It was a chilly morning, with frost on the foothills and crystal blue skies. To enjoy the beautiful day, we decided to explore the trails accessed via NCAR. The morning began cold enough for winter coats and gloves but quickly warmed up and provided some new terrain and elements for discovery.
A combination of the cold and wanting to enjoy a leisurely breakfast (Dutch baby pancakes oh yeah!) made for a later than usual start. We pick up Poppy and make our way up to NCAR. The road up to NCAR affords gorgeous views. The Flatirons look to be topped with frosting. We see herds of deer grazing in the adjacent fields, that shimmer in the shifting morning light. In the distance we catch a glimpse of Devil’s Thumb.
Once on the trial, we discover the frosty look is from glaze ice. Glaze ice hints at the magic of the Universe – clear, smooth, uniform ice forms on blades of grass, leaves, stems, needles, cactus, boughs, everything. It conjures up fantasies of crystal palaces, winter sorcerers, and super powers. It flickers into reality for a brief flash, until temperatures rise and it’s structure fails.
For my daughter, it’s nice to eat.
Behind her stands the architecturally stunning I. M. Pei designed NCAR (the National Center for Atmospheric Research) Mesa Lab. Designed in the 60’s, the modern aesthetic of the Mesa Lab has held its marvel to this day.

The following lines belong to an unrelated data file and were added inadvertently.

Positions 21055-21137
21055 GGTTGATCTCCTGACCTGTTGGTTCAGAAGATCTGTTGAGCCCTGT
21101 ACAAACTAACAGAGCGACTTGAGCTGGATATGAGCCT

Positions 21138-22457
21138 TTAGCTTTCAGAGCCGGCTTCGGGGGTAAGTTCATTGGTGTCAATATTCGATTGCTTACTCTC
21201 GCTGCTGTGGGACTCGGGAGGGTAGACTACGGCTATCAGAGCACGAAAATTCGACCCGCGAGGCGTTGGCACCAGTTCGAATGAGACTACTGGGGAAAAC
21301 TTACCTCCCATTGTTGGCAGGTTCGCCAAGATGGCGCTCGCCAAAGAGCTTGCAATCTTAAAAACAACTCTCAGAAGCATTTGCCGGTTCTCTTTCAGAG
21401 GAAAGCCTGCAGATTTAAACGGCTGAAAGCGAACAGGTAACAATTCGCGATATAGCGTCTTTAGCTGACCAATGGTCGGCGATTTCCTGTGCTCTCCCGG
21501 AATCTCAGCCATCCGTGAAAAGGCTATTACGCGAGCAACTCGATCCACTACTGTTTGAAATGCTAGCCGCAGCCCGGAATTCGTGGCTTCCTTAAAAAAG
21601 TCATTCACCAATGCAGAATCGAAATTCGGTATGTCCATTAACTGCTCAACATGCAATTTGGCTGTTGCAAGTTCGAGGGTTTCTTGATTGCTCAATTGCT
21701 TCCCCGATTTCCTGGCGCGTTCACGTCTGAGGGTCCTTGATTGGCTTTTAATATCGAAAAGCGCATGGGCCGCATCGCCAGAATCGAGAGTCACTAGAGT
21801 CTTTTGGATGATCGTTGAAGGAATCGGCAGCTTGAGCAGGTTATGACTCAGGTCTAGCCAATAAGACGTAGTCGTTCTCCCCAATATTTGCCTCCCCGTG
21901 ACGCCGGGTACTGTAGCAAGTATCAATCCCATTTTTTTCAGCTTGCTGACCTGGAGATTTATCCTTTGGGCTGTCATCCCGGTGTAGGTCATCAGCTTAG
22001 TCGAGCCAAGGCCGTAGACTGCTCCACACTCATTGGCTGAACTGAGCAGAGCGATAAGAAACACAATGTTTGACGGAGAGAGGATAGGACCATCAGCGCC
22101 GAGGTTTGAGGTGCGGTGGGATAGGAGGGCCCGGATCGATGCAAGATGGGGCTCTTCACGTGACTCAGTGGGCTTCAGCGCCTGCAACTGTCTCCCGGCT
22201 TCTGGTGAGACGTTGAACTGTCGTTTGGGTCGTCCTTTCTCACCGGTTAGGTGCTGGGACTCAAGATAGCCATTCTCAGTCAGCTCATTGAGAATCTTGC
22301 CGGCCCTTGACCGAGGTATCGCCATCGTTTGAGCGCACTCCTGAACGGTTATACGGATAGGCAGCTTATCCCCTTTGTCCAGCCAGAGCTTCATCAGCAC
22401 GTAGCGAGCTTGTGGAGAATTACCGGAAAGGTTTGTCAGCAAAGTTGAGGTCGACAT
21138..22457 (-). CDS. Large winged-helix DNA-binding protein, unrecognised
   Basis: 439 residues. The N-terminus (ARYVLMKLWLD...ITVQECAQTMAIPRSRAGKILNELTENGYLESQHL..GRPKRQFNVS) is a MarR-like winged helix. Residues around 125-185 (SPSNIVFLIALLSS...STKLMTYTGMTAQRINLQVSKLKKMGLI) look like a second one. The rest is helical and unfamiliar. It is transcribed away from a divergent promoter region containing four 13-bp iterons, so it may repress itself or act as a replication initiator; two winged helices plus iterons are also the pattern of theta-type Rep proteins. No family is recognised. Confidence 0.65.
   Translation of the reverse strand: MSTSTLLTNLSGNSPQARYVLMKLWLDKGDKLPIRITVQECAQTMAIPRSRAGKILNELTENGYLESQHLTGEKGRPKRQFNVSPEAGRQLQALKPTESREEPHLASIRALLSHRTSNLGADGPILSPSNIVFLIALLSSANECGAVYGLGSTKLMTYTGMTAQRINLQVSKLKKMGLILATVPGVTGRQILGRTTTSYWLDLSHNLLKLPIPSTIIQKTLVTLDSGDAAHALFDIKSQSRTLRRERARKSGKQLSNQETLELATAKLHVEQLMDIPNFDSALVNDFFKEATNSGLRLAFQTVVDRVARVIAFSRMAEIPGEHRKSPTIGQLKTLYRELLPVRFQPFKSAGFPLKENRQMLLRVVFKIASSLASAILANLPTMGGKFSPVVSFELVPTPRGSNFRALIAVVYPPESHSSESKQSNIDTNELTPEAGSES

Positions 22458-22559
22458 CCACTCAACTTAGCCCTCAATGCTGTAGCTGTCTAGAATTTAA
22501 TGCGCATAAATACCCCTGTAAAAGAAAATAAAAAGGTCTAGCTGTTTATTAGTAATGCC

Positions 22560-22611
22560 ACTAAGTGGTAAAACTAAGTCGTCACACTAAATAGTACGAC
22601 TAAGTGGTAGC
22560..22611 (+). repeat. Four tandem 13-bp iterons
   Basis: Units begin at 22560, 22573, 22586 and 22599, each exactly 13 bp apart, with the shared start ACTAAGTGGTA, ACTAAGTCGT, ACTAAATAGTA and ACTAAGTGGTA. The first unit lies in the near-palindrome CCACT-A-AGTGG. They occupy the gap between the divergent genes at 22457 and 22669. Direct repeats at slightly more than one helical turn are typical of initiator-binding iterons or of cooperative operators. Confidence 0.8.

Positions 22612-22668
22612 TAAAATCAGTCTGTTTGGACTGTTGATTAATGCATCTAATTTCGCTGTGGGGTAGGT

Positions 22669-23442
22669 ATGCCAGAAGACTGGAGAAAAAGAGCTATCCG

As the morning wears on the iced pine needles and grasses melt, transforming the mystical glassy landscape into puddles of mud. Making our way along the trail we come to a spot where the mud is so thick it builds up in ridiculous quantities on our sneakers. My daughter falls on her back. I slip off the trail entirely.
“I’m on top of the world,” my daughter yells at the top of her lungs. We’re standing on rock about a 100 yards West of NCAR now, on the return to the trailhead. There’s a magnificent echo chamber up here, made by the pillars that form the exterior of the Mesa Lab. She yells again, over and over. “I’m on top of the world.”
Decades earlier, I’m told by Poppy, my brother and I were approached by security guards for a similar incident in this same place but during the week while staff were trying to work.
We make our way to another rock. Another echo chamber. And then discover a puddle to wash off our muddy shoes.
My GPS app stuttered for the first half of the hike, so the route appears a little odd. The unusual ice forms and mud made for a lot of new things to explore for my daughter, slowing our movement to a crawl.